Sleep apnea is a serious condition in which a person stops breathing during sleep.

CSA Risk Factors
Certain factors put you at increased risk of CSA:1

Heart Disorders:
People with heart failure or heart rhythm disorders such as atrial fibrillation

Brain Conditions:
Certain brain conditions such as stroke or tumor can impair the brain’s ability to regulate breathing

Males are more likely to develop CSA than females

Over 65 years of age

CSA Symptoms2

Breathing that temporarily stops while asleep

Shortness of breath at night

Difficulty concentrating

Nighttime urination

Daytime fatigue

Decreased stamina

Healthy vs. Disrupted Breathing

During healthy sleep, the brain controls breathing by sending the proper signals to the muscles that control breathing. For adults with CSA, the brain fails to send appropriate signals to these muscles.

CSA and Heart Health

CSA is common in cardiac patients, primarily patients with heart failure. CSA causes a repeating cycle of disruptive breathing, nighttime wakefulness and increased activation of the body’s sympathetic nervous system (“fight or flight response”) that contribute to heart failure.2

Studies have shown that patients with CSA are at risk for heart rhythm disturbances, high blood pressure, and worsening heart failure.3 Speak with your physician today to learn about your risks.

Diagnosing CSA

CSA frequently occurs among people who also have other diseases such as chronic heart failure, atrial fibrillation, stroke and may be seen in patients with chronic kidney disease and diabetes.2 As a result, symptoms can be subtle and often overlap.

To diagnose CSA, a physician will prescribe a home or in-lab sleep study to determine whether the sleep disturbance results from inappropriate signals from the brain (CSA) or an airway blockage (OSA).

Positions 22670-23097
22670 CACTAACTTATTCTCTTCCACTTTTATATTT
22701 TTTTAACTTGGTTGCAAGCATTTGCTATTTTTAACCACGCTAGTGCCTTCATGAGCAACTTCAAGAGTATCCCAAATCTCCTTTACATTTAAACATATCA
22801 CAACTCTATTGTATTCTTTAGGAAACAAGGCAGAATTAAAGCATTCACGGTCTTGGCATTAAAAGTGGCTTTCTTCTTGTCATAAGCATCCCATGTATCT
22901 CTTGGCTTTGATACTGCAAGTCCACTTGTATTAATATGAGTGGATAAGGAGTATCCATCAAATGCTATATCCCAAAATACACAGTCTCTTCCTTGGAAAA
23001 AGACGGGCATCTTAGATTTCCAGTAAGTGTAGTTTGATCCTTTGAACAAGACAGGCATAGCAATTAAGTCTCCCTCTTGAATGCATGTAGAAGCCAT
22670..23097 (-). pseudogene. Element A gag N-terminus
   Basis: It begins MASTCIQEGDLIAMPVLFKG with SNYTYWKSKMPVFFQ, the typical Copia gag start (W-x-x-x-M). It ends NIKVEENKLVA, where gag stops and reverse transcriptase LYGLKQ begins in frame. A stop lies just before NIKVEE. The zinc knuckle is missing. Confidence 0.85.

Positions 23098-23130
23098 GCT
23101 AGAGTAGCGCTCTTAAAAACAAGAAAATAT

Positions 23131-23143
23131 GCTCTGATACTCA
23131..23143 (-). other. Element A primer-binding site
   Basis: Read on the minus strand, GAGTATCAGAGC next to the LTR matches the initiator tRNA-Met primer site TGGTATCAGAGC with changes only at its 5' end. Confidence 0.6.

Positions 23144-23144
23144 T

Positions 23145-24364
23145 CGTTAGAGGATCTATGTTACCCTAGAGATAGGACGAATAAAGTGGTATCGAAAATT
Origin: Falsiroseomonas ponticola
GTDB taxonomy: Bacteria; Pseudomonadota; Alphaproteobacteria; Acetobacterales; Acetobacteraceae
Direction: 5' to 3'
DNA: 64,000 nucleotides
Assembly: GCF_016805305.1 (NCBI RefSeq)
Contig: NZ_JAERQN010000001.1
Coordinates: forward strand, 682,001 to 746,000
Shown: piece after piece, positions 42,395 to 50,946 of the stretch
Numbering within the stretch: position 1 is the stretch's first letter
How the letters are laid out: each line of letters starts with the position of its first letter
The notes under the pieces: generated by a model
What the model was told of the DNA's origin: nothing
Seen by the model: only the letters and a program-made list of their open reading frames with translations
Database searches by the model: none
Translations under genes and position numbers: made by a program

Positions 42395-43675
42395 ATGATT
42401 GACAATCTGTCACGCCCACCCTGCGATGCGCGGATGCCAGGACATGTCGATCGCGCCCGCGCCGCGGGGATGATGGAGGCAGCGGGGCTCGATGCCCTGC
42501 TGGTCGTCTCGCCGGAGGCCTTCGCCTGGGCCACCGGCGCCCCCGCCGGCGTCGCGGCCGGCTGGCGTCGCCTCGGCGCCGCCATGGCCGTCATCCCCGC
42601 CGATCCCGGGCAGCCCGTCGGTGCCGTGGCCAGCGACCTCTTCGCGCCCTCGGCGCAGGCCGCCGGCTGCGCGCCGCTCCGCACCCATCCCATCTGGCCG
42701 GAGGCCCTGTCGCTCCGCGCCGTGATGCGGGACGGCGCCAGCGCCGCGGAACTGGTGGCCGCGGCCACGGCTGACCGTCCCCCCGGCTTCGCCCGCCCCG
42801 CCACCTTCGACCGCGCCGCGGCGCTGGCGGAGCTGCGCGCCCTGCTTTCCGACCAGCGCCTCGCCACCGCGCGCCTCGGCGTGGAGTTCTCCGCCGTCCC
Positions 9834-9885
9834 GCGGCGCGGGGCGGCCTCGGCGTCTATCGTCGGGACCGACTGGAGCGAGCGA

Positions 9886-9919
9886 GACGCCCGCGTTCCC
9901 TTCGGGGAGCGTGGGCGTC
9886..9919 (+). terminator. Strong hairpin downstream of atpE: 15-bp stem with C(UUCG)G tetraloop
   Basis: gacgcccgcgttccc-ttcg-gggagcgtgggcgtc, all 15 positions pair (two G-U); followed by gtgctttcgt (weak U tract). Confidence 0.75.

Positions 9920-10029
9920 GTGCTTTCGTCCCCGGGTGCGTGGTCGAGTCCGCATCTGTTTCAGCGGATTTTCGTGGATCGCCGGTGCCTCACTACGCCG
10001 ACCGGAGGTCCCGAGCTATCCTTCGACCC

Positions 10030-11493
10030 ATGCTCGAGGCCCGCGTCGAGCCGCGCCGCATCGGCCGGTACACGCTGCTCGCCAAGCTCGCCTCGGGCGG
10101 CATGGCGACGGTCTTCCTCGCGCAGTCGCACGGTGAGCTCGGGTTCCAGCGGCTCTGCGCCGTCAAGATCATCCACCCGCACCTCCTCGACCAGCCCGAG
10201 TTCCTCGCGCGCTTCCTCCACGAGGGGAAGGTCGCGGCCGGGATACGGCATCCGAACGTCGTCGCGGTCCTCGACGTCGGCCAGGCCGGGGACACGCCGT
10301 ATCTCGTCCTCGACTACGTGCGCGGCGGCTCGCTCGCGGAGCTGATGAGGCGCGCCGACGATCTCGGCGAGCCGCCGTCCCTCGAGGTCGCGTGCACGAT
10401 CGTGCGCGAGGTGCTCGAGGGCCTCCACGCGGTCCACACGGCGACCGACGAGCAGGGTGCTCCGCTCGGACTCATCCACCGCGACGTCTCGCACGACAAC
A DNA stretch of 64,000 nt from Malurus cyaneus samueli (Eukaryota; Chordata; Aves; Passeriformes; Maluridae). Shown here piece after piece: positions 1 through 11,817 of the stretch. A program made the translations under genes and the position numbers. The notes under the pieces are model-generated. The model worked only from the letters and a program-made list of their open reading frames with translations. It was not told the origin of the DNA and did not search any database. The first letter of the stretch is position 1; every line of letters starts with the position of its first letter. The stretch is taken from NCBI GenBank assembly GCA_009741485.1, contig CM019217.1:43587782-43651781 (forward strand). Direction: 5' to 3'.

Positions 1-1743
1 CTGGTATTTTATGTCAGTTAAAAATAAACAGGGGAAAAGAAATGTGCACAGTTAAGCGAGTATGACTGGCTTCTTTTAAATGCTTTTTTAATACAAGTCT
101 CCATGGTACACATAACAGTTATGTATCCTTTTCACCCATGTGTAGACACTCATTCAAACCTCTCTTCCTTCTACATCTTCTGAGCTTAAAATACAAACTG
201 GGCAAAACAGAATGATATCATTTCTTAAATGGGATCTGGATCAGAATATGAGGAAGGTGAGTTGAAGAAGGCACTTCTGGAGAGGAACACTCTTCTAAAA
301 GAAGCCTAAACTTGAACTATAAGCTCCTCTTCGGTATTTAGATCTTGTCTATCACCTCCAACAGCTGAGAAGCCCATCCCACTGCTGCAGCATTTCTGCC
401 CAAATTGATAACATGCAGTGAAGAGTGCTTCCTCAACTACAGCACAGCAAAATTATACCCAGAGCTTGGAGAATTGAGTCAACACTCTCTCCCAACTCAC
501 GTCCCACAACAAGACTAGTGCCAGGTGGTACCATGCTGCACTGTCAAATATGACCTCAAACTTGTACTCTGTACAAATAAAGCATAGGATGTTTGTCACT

The remedē® System is a revolutionary CSA treatment that improves sleep, enhances well-being, and reduces daytime sleepiness, enabling better overall health.4

NEXT: The remedē System

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  1. Javaheri S, Dempsey JA. Central sleep apnea. Compr Physiol 3:141-163; 2013; Costanzo JACC.
  2. Costanzo MR, Khayat R, Ponikowski P, et al. State-of-the-art review: Mechanisms and clinical consequences of untreated central sleep apnea in heart failure. J Am Coll Cardiol 2015;65:72-84.
  3. Bekfani T and Abraham WT. Current and future developments in the field of central sleep apnea. Europace, 2016;18:1123-1134.
  4. Costanzo M, et al. Transvenous neurostimulation for central sleep apnoea: a randomised controlled trial. The Lancet. 2016; 388: 974–82.
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For Patients


The remedē® System is indicated for moderate to severe Central Sleep Apnea in adult patients.

Your doctor will need to evaluate your condition to determine if the remedē system is right for you. You will not be able to have an MRI or diathermy (special heat therapies) if you have the remedē system implanted. The remedē system may be used if you have another stimulation device such as a heart pacemaker or defibrillator; special testing will be needed to ensure the devices are not interacting.

As with any surgically implanted device, there are risks related to the surgical procedure itself which may include, but are not limited to, pain, swelling, and infection.

Once the therapy is turned on, some patients may experience discomfort from stimulation and/or from the presence of the device. The majority of these events are resolved either on their own or by adjusting the therapy settings. The remedē system may not work for everyone. There are additional risks associated with removing your system. If you and your doctor decide to remove the system, another surgery will be required.

Be sure to talk with your doctor so that you thoroughly understand all of the risks and benefits associated with the implantation of the remedē system. Rx only. For further information, please call +1-952-540-4470 or email